Currently, the homeownership startup operates in North Carolina, South Carolina, Tennessee, Georgia, Texas and Florida.
Homeownership startup Ribbon has raised $150 million, it was announced Tuesday.
The company secured $75 million in Series C equity financing and $75 million in additional working capital. A Ribbon spokesperson declined to disclose the valuation at which the funding round was raised.
The funding round was led by Greenspring Associates with repeat participants including Greylock, Bain Capital Ventures, NFX, Nyca, Thomvest, and Jake Seid.
Founded in 2017, Ribbon partners with real estate agents and lenders to purchases homes on behalf of their buyers with cash. The homeowners are then able to rent the home from Ribbon while they work to sell their old ones. Once the old home is sold, they are able to buy the home from Ribbon.
Ribbon has already seen exponential growth this year and supplied $1.5 billion to qualified home buyers last quarter, according to the announcement.
“The historically low inventory of homes and hyper-competitive housing market has opened eyes: everyday buyers lose out on homes as affordability disappears, and other solutions for agents and lenders are insufficient to meet the moment. They all deserve better,” Shaival Shah, the Co-Founder and CEO of Ribbon, said in a statement. “Ribbon has become stronger by partnering with the ecosystem of agents and lenders — together we’ve empowered the consumer with best-in-class software and home financing solutions.”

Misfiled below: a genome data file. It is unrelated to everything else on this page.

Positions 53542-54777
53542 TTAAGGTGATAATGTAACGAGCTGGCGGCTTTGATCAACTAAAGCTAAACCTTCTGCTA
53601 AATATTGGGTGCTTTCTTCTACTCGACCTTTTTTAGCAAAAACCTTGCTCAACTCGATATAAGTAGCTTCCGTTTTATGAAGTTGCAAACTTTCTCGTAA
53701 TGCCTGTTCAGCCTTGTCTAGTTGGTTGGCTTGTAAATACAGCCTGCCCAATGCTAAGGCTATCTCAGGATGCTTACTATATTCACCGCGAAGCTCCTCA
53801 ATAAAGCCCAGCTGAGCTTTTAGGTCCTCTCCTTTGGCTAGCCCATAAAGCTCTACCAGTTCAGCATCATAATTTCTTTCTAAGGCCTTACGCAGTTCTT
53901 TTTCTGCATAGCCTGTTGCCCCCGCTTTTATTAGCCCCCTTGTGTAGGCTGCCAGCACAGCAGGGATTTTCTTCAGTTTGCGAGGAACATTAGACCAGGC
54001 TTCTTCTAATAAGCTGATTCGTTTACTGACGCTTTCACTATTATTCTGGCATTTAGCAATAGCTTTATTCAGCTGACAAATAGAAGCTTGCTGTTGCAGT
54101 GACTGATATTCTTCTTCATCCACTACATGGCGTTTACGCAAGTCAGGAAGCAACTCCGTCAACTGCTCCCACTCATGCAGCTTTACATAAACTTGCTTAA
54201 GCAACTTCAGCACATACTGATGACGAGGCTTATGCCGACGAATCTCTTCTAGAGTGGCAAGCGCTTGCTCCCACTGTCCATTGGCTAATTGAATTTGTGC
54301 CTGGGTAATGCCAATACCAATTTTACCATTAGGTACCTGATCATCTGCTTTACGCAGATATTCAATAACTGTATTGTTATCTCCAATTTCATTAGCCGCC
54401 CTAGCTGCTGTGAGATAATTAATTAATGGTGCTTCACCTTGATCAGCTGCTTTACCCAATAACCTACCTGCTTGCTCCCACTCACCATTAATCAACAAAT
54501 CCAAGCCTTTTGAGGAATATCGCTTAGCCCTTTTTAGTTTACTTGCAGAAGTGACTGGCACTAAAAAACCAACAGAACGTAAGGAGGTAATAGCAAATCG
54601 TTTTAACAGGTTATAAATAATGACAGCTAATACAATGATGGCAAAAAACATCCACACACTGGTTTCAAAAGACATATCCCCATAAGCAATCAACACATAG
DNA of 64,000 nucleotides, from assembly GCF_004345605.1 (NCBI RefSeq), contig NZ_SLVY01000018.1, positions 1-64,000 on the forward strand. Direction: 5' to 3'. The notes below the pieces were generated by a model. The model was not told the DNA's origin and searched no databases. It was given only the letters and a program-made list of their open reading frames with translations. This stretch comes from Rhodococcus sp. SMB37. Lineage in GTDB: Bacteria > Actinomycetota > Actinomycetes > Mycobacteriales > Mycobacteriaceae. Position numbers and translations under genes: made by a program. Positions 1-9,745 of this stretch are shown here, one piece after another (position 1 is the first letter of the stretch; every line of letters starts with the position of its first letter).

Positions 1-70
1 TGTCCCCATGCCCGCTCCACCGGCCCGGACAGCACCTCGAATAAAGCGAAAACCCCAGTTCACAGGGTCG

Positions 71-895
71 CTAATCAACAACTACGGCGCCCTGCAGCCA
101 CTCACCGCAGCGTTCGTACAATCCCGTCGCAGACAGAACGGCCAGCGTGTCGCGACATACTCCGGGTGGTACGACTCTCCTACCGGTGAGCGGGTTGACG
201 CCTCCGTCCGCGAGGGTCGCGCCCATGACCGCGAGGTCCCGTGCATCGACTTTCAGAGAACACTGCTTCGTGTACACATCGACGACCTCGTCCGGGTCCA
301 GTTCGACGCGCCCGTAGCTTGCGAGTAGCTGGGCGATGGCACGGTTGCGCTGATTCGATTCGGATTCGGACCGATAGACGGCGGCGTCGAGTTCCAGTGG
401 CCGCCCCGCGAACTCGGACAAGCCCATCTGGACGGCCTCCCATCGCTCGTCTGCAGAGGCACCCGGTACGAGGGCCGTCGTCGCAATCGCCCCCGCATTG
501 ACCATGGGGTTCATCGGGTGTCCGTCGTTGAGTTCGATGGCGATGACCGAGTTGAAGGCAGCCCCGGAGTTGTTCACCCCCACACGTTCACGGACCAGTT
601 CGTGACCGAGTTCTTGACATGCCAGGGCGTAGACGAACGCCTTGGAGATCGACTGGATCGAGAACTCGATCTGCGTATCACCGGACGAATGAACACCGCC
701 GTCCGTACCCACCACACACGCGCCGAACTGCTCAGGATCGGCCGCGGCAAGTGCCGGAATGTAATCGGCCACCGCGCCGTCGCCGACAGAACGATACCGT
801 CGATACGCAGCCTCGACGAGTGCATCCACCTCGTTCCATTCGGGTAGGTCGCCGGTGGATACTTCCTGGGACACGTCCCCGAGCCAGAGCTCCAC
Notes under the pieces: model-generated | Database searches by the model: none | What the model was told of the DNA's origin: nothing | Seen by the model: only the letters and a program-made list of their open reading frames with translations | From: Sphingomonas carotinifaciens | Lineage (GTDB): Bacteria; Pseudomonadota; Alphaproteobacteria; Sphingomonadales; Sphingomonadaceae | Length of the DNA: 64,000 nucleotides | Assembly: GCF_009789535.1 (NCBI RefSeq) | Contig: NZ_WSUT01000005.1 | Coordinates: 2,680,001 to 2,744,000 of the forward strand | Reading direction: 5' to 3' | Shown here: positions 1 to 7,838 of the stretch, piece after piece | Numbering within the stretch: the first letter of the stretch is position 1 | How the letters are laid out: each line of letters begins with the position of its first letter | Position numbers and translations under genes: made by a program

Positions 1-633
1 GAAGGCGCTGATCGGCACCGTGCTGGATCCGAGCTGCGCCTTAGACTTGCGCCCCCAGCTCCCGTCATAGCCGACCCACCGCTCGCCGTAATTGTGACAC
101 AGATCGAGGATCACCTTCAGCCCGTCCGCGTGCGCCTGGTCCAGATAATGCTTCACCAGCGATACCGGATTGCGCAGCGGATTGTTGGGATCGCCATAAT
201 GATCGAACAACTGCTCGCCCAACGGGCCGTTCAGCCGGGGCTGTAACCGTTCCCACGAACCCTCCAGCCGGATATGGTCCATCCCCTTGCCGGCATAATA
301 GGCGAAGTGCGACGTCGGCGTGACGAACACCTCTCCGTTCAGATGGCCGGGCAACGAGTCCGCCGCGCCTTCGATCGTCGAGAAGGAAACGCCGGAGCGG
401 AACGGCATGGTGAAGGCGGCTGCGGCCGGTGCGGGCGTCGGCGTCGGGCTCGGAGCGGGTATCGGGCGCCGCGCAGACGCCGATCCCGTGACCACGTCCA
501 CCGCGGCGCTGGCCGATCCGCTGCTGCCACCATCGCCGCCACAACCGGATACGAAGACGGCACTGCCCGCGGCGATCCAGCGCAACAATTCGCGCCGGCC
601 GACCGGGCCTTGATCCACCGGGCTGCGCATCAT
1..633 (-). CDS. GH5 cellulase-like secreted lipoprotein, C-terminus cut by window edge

The new raised capital will aid Ribbon’s quest to expand to half of the U.S. by 2023. Currently, the company services customers in North Carolina, South Carolina, Tennessee, Georgia, Texas and Florida.
“In a moment when one third of home offers are cash, consumers have a competitive entry point with Ribbon’s novel ecosystem approach,” Seyonne Kang of Greenspring Associates said in a statement. “In the wake of Ribbon’s exponential growth, we are excited to partner as they grow their footprint in the United States, and help more people compete for — and realize — homeownership.”